American Lawyer Denied Bail in Rwanda
By JOSH KRON
Published: June 7, 2010
KAMPALA, Uganda — Peter Erlinder, the American lawyer charged in Rwanda for denying the country’s genocide and threatening its security through his writings, was refused bail Monday, despite health concerns and pressure from the American government.
In a bail hearing in Rwanda’s capital, Kigali, Mr. Erlinder’s request to return to the United States to seek treatment for a heart condition was turned down, and he will spend the next 30 days in jail until his trial begins. While the defense will have five days to appeal, the court decision seems to be frightening other lawyers working for the United Nations on Rwanda.
Mr. Erlinder, 62, is a lawyer at the International Criminal Tribunal for Rwanda in Arusha, Tanzania, and in the past he has advocated in defense of Native American tribes in Minnesota and a Canadian terrorism suspect. He came to Rwanda last month to represent Victoire Ingabire, a presidential candidate also accused of genocide denial and working with a rebel group.
Former ambassadors and some of Rwanda’s opposition parties have condemned the arrest of Mr. Erlinder, calling it the latest sign of increased government repression ahead of elections this August.
The United States, one of Rwanda’s closest military allies and largest financial donors, at first hesitated to comment openly. But after Mr. Erlinder was hospitalized and Rwanda authorities claimed he had “faked” a suicide attempt, the American government publicly called for his “immediate release.”
Mr. Erlinder was charged last week with denying the country’s genocide and threatening national security, after alleging in documents and at the tribunal that members of Rwanda’s current government shot down a presidential plane in 1994, setting off the genocide.
President Paul Kagame claims that the plane was shot down by extremists in the former Hutu government who committed the genocide, a cornerstone of the governing party’s narrative and political legitimacy. Under Rwanda’s anti-genocide laws, claiming otherwise can lead to decades in prison.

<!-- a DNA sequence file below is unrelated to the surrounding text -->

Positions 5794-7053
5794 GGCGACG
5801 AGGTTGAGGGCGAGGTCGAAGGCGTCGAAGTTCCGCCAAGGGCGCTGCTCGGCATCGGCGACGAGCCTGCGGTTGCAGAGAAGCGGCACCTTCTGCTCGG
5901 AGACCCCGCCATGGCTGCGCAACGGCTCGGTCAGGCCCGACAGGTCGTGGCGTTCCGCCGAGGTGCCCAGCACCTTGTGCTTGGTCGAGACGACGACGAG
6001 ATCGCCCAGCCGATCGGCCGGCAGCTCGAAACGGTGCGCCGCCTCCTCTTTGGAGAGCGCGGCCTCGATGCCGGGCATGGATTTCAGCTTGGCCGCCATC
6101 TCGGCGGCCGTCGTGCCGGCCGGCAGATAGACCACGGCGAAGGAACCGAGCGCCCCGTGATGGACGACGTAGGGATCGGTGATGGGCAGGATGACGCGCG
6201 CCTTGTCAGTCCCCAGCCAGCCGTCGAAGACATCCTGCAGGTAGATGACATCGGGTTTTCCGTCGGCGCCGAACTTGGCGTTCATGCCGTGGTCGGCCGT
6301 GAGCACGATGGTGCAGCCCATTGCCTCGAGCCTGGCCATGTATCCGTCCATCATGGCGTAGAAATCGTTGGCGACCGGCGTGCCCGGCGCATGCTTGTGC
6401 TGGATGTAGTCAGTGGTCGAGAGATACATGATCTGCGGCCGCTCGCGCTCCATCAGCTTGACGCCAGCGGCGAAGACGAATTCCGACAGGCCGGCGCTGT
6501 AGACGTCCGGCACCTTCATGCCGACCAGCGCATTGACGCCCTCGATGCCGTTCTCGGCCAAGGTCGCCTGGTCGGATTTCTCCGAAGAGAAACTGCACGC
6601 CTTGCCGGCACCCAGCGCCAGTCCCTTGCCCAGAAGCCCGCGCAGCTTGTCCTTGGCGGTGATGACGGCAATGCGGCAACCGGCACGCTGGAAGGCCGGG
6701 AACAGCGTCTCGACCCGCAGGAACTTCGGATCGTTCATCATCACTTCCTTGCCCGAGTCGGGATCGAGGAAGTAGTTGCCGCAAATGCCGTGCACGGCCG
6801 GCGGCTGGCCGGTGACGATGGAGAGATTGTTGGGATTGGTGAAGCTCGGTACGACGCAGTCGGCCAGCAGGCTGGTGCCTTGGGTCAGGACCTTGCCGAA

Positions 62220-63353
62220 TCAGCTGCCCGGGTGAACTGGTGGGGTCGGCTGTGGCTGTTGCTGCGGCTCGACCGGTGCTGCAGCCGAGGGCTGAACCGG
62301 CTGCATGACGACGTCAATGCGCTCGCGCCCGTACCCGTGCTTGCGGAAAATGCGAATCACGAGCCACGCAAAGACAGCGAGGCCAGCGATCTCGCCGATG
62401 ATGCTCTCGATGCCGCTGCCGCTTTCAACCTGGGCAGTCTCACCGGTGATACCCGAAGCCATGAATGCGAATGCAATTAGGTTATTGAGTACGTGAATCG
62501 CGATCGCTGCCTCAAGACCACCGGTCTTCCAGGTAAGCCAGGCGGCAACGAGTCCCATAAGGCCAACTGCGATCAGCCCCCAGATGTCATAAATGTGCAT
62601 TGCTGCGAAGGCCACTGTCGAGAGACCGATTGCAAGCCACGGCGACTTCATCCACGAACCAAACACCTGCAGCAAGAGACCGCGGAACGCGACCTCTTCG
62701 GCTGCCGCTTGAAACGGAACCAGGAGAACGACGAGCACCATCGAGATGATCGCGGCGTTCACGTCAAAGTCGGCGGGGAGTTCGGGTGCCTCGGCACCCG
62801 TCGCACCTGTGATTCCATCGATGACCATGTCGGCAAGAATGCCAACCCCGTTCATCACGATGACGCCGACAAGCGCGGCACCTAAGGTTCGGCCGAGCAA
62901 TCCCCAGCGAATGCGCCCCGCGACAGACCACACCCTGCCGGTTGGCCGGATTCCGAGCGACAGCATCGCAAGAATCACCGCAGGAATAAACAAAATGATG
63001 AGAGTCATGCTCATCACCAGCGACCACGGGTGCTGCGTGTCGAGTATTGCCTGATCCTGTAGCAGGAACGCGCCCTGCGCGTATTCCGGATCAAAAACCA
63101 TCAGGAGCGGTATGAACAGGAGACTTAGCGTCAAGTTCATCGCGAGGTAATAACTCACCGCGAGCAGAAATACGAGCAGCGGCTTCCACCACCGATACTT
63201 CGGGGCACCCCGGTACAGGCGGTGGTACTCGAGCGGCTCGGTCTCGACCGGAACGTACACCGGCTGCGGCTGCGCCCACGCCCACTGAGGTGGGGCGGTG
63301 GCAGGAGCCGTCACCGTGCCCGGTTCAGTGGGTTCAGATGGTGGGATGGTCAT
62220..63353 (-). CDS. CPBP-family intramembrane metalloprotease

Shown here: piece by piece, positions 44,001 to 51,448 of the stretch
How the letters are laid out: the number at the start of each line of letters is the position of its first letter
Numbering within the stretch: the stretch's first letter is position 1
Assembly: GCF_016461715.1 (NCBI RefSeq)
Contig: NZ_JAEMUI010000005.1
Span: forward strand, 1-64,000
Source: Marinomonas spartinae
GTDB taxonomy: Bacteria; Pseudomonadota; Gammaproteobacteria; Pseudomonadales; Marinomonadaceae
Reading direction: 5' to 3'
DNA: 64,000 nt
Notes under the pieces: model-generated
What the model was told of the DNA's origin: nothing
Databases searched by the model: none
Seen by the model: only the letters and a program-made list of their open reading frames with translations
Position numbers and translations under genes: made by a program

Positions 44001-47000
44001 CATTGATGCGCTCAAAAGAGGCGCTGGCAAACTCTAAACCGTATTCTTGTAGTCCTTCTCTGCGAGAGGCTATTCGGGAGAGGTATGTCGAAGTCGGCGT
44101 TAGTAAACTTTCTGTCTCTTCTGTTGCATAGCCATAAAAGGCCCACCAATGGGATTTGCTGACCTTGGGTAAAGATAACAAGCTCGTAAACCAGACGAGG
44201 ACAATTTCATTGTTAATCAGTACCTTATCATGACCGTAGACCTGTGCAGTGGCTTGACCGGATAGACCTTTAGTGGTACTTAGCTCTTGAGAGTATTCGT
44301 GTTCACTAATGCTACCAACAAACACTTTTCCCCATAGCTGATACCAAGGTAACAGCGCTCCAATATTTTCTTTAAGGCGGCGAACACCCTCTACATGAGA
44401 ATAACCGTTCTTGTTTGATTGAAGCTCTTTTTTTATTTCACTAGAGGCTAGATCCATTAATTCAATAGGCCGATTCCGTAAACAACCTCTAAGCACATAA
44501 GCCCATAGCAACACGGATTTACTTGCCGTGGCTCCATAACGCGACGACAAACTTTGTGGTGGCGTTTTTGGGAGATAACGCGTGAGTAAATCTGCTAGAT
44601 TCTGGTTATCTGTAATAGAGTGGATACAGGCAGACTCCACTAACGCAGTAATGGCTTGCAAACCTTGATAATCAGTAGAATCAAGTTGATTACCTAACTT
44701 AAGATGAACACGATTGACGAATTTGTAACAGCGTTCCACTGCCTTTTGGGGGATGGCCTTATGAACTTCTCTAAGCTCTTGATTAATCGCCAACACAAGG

The arrest has strained already icy relations between Rwanda and the United Nations’ special courts.
“The Rwandan Government takes no pleasure from Mr. Erlinder’s plight," Louise Mushikiwabo, a government spokeswoman, said in a statement after the hearing. "But this needs to be understood: Flagrant and orchestrated breaches of our genocide ideology laws will be met with the full force of the law.”
Lawyers at the tribunal in Arusha following the case say the hearings in Kigali have already had a chilling effect, and they are threatening to leave the courts.
“I have moved to withdraw,” said Peter Robinson, a lawyer from California who defends a genocide suspect at the tribunal. “I cannot defend my client under these conditions.”
Mr. Robinson said in a telephone interview that he now feared being arrested himself and that Rwanda’s refusal to grant Mr. Erlinder bail could affect the work of up to 25 lawyers at the tribunal.
“As long as defense lawyers are subject to prosecution, we can’t continue to participate in cases here.”
Africa Great Lakes Democracy Watch
Welcome to Africa Great Lakes Democracy Watch Blog. Our objective is to promote the institutions of democracy,social justice,Human Rights,Peace, Freedom of Expression, and Respect to humanity in Rwanda,Uganda,DR Congo, Burundi,Sudan, Tanzania, Kenya,Ethiopia, and Somalia. We strongly believe that Africa will develop if only our presidents stop being rulers of men and become leaders of citizens. We support Breaking the Silence Campaign for DR Congo since we believe the democracy in Rwanda means peace in DRC. Follow this link to learn more about the origin of the war in both Rwanda and DR Congo:http://www.rwandadocumentsproject.net/gsdl/cgi-bin/library